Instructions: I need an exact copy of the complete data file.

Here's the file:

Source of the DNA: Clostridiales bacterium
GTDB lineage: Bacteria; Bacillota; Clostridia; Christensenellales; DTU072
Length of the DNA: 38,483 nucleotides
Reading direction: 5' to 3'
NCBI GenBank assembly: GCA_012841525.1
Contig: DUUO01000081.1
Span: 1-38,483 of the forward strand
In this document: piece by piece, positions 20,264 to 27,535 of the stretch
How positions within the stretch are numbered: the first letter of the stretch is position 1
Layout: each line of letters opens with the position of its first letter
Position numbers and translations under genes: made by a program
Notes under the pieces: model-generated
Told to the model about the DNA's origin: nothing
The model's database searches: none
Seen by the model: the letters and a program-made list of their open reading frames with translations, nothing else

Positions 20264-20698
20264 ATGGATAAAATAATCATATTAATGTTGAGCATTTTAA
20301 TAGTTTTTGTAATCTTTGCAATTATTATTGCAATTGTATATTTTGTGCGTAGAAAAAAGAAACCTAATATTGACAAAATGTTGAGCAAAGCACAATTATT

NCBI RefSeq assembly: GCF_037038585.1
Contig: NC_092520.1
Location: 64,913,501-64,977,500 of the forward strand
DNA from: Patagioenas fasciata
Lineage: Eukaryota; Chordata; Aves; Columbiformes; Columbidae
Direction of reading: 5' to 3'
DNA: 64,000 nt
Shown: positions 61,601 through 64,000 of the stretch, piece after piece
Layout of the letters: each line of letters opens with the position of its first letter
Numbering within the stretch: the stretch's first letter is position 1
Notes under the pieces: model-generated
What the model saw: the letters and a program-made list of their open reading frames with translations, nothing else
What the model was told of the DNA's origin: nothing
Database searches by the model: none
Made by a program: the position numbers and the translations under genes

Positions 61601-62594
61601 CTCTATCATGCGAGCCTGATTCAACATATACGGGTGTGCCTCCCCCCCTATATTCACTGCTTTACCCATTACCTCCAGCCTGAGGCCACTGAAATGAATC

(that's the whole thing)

Source of the DNA: Clostridiales bacterium
GTDB lineage: Bacteria; Bacillota; Clostridia; Christensenellales; DTU072
Length of the DNA: 38,483 nucleotides
Reading direction: 5' to 3'
NCBI GenBank assembly: GCA_012841525.1
Contig: DUUO01000081.1
Span: 1-38,483 of the forward strand
In this document: piece by piece, positions 20,264 to 27,535 of the stretch
How positions within the stretch are numbered: the first letter of the stretch is position 1
Layout: each line of letters opens with the position of its first letter
Position numbers and translations under genes: made by a program
Notes under the pieces: model-generated
Told to the model about the DNA's origin: nothing
The model's database searches: none
Seen by the model: the letters and a program-made list of their open reading frames with translations, nothing else

Positions 20264-20698
20264 ATGGATAAAATAATCATATTAATGTTGAGCATTTTAA
20301 TAGTTTTTGTAATCTTTGCAATTATTATTGCAATTGTATATTTTGTGCGTAGAAAAAAGAAACCTAATATTGACAAAATGTTGAGCAAAGCACAATTATT

NCBI RefSeq assembly: GCF_037038585.1
Contig: NC_092520.1
Location: 64,913,501-64,977,500 of the forward strand
DNA from: Patagioenas fasciata
Lineage: Eukaryota; Chordata; Aves; Columbiformes; Columbidae
Direction of reading: 5' to 3'
DNA: 64,000 nt
Shown: positions 61,601 through 64,000 of the stretch, piece after piece
Layout of the letters: each line of letters opens with the position of its first letter
Numbering within the stretch: the stretch's first letter is position 1
Notes under the pieces: model-generated
What the model saw: the letters and a program-made list of their open reading frames with translations, nothing else
What the model was told of the DNA's origin: nothing
Database searches by the model: none
Made by a program: the position numbers and the translations under genes

Positions 61601-62594
61601 CTCTATCATGCGAGCCTGATTCAACATATACGGGTGTGCCTCCCCCCCTATATTCACTGCTTTACCCATTACCTCCAGCCTGAGGCCACTGAAATGAATC